Resources for Trial Court Administration
The following selected resources pertain to the chief judge's responsibility to oversee and supervise staff and court operations pursuant to MCR 8.110
The key mission of the State Court Administrative Office is to help trial court improve service to the public. Statewide e-filing will help trial courts become more efficient and improve service to court users.
Find schedules and other information on filing fees, process server fees, Crime Victim Rights fees, fines and costs schedules, interest and COLA rates, and more.
Current grant opportunities available from a variety of organizations.
Find resources and available services for the areas of court management, such as ADA access, language access, case processing, facilities, finance, human resources, jury services, records and case files, and trial court collections. Find guidance and information on operating a court with concurrent jurisdiction or a problem-solving court. Find tools for making courts more accessible and measuring performance.
Find policy and procedural manuals, standards and guidelines, and policy and procedure directives issued by the State Court Administrative Office to provide management assistance and direction to the trial courts on the administration of the courts' business.
At the request of a trial court, the Trial Court Services division of the State Court Administrative Office will conduct management assistance projects to review court operations and procedures in the areas of:
general court administration, probation services, and friend of the court offices
policies and procedures
records and case file management
collection and enforcement of fines and costs
Contact your regional office to discuss your needs and to make arrangements with Trial Court Services.
Periodically, the Supreme Court and the State Court Administrative Office authorize pilot projects to implement and study various aspects of the justice system, including trial court administration in order to improve operations and outcomes of the justice system. The pilot projects currently in operation throughout the state are listed below. Details of those projects are available by contacting the division responsible for monitoring the project.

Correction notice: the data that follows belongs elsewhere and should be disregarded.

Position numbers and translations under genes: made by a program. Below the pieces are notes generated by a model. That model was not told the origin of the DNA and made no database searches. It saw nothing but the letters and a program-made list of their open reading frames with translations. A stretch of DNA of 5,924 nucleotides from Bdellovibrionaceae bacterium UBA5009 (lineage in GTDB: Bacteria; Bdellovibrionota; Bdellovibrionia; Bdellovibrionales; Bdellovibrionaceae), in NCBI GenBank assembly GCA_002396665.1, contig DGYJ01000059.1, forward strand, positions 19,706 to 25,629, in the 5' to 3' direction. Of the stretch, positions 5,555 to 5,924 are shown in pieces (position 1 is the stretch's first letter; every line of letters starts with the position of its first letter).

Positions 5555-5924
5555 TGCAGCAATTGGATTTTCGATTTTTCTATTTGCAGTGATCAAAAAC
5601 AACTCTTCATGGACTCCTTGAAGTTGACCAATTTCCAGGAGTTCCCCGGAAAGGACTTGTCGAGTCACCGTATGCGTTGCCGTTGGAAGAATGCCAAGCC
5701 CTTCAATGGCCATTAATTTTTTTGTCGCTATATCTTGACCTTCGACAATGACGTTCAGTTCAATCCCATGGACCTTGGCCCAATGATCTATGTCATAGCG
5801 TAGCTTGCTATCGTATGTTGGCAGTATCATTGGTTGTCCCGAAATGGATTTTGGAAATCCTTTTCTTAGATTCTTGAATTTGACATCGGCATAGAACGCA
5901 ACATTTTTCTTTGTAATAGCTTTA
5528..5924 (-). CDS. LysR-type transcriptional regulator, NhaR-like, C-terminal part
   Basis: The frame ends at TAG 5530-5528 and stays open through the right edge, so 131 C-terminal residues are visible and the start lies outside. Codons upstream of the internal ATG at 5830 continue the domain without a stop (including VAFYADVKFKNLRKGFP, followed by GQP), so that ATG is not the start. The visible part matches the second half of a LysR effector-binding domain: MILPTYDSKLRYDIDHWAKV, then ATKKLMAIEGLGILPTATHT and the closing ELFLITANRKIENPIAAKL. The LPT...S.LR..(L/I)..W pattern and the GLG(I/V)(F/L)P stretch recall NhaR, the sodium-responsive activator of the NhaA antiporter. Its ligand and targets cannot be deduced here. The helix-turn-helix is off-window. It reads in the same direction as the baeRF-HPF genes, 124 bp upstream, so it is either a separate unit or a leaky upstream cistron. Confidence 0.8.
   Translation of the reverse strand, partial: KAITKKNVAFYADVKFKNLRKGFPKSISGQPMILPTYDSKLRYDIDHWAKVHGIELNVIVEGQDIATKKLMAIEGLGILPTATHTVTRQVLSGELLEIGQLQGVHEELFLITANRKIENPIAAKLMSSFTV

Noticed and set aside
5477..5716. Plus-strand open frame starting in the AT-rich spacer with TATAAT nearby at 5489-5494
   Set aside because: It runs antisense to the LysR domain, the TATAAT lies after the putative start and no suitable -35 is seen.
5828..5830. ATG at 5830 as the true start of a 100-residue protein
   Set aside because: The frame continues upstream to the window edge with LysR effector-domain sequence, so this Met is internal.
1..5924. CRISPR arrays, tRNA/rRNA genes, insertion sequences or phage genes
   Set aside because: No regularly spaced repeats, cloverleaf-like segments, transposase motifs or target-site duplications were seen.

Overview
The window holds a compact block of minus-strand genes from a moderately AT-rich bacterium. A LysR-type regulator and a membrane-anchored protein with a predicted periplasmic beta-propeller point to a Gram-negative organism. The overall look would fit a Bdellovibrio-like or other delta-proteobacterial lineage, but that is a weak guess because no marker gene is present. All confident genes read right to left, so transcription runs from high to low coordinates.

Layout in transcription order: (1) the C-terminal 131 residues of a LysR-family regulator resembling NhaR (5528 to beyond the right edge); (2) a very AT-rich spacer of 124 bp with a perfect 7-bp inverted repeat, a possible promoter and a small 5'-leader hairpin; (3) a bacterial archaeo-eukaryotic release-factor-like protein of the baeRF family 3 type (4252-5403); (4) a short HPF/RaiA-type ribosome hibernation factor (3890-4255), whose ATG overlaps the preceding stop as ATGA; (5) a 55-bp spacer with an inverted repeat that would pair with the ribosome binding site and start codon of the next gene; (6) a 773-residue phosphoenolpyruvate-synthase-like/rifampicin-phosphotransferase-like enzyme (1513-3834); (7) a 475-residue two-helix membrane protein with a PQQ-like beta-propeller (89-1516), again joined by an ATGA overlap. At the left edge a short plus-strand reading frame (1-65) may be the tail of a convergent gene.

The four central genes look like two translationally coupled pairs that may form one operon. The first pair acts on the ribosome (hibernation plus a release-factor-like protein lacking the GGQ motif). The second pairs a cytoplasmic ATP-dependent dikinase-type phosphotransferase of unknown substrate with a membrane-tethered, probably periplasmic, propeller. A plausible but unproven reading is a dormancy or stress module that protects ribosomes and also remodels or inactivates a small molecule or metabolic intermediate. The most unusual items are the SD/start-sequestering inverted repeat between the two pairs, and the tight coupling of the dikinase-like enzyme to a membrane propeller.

Genesee County Parent Representation Pilot Project
The Genesee County Parent Representation Pilot Project is designed to improve legal representation to parents involved in child protective proceedings by providing a social worker to work exclusively with parent attorneys. The social worker will work at the direction of legal counsel to support the following goals: (1) engage parents in the child welfare process and court proceedings; (2) increase parent participation in services; (3) increase involvement in parent-child visitation; (4) accelerate reunification; (5) decrease recidivism; (6) assist the attorney in preparation both in and out of the court system to improve the quality of legal proceedings and understanding of the parent client; (7) reduce continuances requested by parent attorneys involved with the project due to lack of preparation; and (8) decrease time for parents to achieve permanency and reunification. This pilot is being monitored by Child Welfare Services.
Genesee County Section 1115 Grant Program: "Parents and Children Together"
In 2009, Michigan's Office of Child Support and the State Court Administrative Office received a federal Section 1115 grant to expand the 7th Circuit Court's child support problem-solving court program called "Parents and Children Together" (PACT). The expansion allowed PACT to provide holistic services (e.g., job training, substance abuse counseling, and earlier court involvement) to 600 economically at-risk families. Three hundred of these families (the "job-loss cases") already had child support orders in place, but had recently experienced a financial setback such as a parent's job loss. The other 300 families (the "new-establishment cases") had new paternity establishment and child support cases. The results: In the job-loss cases, early intervention meant payers had their orders right-sized sooner and, as a result, accrued smaller arrears. Those payers maintained their efforts to pay support longer than those who did not benefit from early intervention. Others parts of the early services helped more of the job-loss payers to secure new employment. In the new-establishment cases, the child support payers tended, on average, to contribute more child support when they received early intervention services. These parents paid more child support when they participated in formulating the support order and when they had also developed a rapport with child support staff. In addition, including a parenting time provision in the first child support order created compliance with those support orders. See the full federal report.